Unless some other type of action is specified in the writ, a Writ of Restitution will be executed as follows:

Deputies will contact the plaintiff or the plaintiff's attorney to set up a time/date for restoring the premises to the plaintiff.  Deputies will determine whether the plaintiff desires to change the locks himself/herself or if the Sheriff's Office will contact a locksmith to do the work. Should the plaintiff choose to change the locks, the Sheriff's Office is not obligated to stand by while the residence is being secured.


Deputies will go to the residence listed on the Writ and serve the defendant's copy.  This may be personal, residential or posting service.  If no one is home or they don't answer, the paper may be posted prominently on the residence, most often on the front door.  In addition to the Writ, a separate form provided by the Sheriff's Office, or a handwritten notice on the back of the Writ, will designate a lockout date/time and a brief explanation of consequences of compliance is not met.


Barring exigent circumstances, a minimum of three days will be given to allow the defendant time to vacate the premises with his/her property.  Three days is generally recommended to prevent the plaintiff from having to dispose of property under the Disposition of Personal Property Landlord Tenant Act.  Generally, the Sheriff's Office will not execute Writs of Restitution on weekends or holidays.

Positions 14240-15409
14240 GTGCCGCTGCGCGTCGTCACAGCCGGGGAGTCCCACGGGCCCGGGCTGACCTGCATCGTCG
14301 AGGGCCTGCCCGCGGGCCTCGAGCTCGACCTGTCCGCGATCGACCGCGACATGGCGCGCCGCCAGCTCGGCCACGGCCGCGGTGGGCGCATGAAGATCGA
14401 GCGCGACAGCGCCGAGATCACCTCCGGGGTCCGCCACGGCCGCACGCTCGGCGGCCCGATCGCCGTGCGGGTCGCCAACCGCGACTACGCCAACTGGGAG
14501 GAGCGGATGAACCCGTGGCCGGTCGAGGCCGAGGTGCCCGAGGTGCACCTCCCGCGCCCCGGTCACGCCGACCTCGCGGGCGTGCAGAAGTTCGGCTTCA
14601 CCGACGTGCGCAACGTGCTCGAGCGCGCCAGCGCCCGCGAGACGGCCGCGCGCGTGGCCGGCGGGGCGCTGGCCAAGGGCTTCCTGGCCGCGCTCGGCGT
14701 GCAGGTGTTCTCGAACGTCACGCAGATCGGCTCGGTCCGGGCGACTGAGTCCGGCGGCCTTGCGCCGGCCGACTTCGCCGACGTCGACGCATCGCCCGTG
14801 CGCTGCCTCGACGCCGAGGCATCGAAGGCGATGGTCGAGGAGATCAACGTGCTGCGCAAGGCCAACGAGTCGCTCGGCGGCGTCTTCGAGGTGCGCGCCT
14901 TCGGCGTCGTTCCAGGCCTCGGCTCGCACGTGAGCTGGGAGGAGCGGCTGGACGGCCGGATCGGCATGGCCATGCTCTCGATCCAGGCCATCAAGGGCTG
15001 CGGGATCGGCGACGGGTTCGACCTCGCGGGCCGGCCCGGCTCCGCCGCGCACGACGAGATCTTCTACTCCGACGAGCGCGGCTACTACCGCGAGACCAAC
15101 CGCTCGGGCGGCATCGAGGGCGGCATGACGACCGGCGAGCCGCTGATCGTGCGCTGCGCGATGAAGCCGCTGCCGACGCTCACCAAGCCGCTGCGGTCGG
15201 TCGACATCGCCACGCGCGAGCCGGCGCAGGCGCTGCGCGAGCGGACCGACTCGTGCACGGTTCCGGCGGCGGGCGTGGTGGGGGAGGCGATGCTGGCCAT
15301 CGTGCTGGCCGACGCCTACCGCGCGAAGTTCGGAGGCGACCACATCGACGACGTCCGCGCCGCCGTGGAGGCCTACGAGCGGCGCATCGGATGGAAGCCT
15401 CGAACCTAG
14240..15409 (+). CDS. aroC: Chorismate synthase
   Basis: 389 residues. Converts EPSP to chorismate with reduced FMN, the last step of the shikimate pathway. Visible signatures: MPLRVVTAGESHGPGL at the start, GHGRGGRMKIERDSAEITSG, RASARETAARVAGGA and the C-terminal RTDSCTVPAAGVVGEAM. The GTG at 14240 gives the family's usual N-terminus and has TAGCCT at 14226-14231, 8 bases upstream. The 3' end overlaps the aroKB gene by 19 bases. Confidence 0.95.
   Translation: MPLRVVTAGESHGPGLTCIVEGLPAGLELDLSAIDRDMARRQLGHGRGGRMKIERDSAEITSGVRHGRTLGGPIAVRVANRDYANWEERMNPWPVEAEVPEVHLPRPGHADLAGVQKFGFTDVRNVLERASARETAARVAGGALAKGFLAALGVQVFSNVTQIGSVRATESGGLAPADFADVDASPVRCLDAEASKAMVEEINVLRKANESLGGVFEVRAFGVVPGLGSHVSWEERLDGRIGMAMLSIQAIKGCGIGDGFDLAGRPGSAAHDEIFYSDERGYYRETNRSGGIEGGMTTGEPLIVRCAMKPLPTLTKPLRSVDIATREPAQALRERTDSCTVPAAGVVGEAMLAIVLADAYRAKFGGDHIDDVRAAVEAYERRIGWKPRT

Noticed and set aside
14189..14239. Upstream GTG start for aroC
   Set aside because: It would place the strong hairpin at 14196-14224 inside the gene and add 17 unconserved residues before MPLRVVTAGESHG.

On the date/time of the lockout, the Deputy will arrive at the location and remove any occupants from the premises.  Occupants will be advised of trespassing violations they could be subject to if they return.  Persons still having property in the residence will have to contact the plaintiff to arrange for removal of the property.  Deputies will not take part in the disposal of property or photographing what the property is and looks like.  Provisions for such are set out in the Disposition of Personal Property Landlord and Tenant Act.


Whenever Deputies have removed occupants from a premises, they shall supply the occupant with a short period of time to obtain vital personal effects, or obtain such effects for the occupant.  Deputies will take action to protect the person removed, if necessary, due to age infirmity, mental or emotional condition, illness or disability as provided by law.


If the premises involved are rental properties such as a house or an apartment, and the premises have been turned over to the plaintiff, the Deputy has no further obligation.  If the Sheriff's Office has arranged for a locksmith to change locks, a bill will be obtained from the locksmith before the Deputy leaves.


STATUTE INFORMATION


The Nebraska State Law Library and some office supply stores may have forms and additional information to assist you.


Following is a list of statutes that are applicable to these proceedings.  They are in no way all-inclusive to this subject and are not to be construed as legal advice.


Nebraska Statutes are available here.
(The links below are clickable.)